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According to Steam roughly 77,000 user accounts are compromised every month Steam

Russian-developed malware targeting the PC gaming network Steam has been found to sell for less than £20 (€25.50) on the dark web. The malware gives hackers the ability to hijack login credentials, credit card data and purchased content with ease.

According to Steam roughly 77,000 user accounts are compromised every month by a highly effective network of cybercriminals who are in the business of pillaging sensitive data. "It's a losing battle to protect your items against someone who steals them for a living," the firm has warned users. "We can help users who've been hacked by restoring their accounts and items, but that doesn't deter the business of hacking accounts. It's only getting worse."

Security research conducted by Kaspersky Lab has uncovered one of the main culprits of such activity to be a form of malware aptly named 'Steam Stealer' that has been viewed in the wild over 1,200 times. Based on its analysis, the security experts said the criminal gangs are most prevalent in Eastern Europe.

The research, outlined by security researcher Santiago Pontiroli, found that Steam hacking services are now routinely offered as a malware-as-a-service (MaaS) in underground forums where developers build full packages of malware for users of any skill level. Indeed, most of this malware now comes bundled with an instruction manual.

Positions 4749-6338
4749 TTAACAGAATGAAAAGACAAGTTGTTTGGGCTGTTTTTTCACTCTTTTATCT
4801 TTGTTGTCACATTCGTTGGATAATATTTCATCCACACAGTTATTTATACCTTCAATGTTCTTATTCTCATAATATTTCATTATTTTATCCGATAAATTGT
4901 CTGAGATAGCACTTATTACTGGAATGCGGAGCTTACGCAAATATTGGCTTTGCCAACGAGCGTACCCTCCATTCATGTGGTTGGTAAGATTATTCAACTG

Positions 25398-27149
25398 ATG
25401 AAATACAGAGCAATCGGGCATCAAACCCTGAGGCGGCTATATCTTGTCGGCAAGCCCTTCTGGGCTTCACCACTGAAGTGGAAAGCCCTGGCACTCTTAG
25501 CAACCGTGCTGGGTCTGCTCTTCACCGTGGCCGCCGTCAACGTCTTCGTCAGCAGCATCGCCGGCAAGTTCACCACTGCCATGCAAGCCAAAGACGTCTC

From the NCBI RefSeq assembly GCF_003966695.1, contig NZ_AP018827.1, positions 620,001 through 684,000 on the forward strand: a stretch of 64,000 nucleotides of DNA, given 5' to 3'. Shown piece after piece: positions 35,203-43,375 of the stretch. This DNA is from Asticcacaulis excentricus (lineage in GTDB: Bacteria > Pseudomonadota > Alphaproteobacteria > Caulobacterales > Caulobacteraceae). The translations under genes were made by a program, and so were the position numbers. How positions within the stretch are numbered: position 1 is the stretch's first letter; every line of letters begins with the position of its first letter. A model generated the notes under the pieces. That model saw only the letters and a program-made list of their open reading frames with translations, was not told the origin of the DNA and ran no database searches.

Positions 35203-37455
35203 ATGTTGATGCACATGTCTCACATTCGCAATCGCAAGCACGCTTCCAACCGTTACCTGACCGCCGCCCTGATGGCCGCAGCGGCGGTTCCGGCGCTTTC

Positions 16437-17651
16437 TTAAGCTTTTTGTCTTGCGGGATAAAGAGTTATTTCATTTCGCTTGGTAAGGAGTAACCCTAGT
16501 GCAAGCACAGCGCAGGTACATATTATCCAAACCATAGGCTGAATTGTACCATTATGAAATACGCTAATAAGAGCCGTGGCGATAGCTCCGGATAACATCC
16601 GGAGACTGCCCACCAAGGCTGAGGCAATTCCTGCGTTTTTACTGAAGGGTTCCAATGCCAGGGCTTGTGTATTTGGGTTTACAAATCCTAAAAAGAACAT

The Steam Stealer malware, the research found, can be distributed by fake web pages or by fooling Steam users into opening an infected file via direct message. Once clicked, the software will inject the malicious payload to search configuration files for login credentials, which are then wired back to the spammer. Once the hacker has gained access to the targeted account, the details will usually be offloaded on the dark web for money. The research found the value for a cache of stolen credentials to be a mere $15.

"One of the reasons behind the growth of specific malware targeting gamers has been the simplicity behind its operation and the ubiquity of its offering," said Pontiroli. "The focus on selling stealers to anyone with money to spend means that a staggering number of script-kiddies and technically challenged individuals resort to this type of threat as their malware of choice to enter the cybercrime scene."

"Ludicrously low price"

Based on the fact that Steam Stealer malware sells for as little as $15, Kaspersky Lab researchers claimed it is little surprise this form of internet fraud is rapidly evolving into a widespread problem.

"With Steam Stealers, a ludicrously low price is usually asked of wannabe criminals for the use of the malware. For an extra cost, the full source code and a user manual is included in the package, making this scheme laughable and terrifying at the same time," Pontiroli explained.

"Of course, the aforementioned prices represent the low end of the 'industry' spectrum, but it would be hard to find any stealer being sold for more than $30."

Meanwhile according to Mark James, security specialist with ESET, internet gaming platforms are becoming an increasingly effective honeypot for malware and scams. "With so much money being invested into the gaming industry and more people spending millions on their games of choice, keeping those login credentials safe needs to be the gamers' number one priority," he said.

Steam currently boasts over 12 million concurrent users, which, as Kaspersky notes, is a large pool of potential victims for cybercriminals to exploit. For its part Valve, which runs the service, has recently started to ramp up its security measures and is now offering users increased authentication options.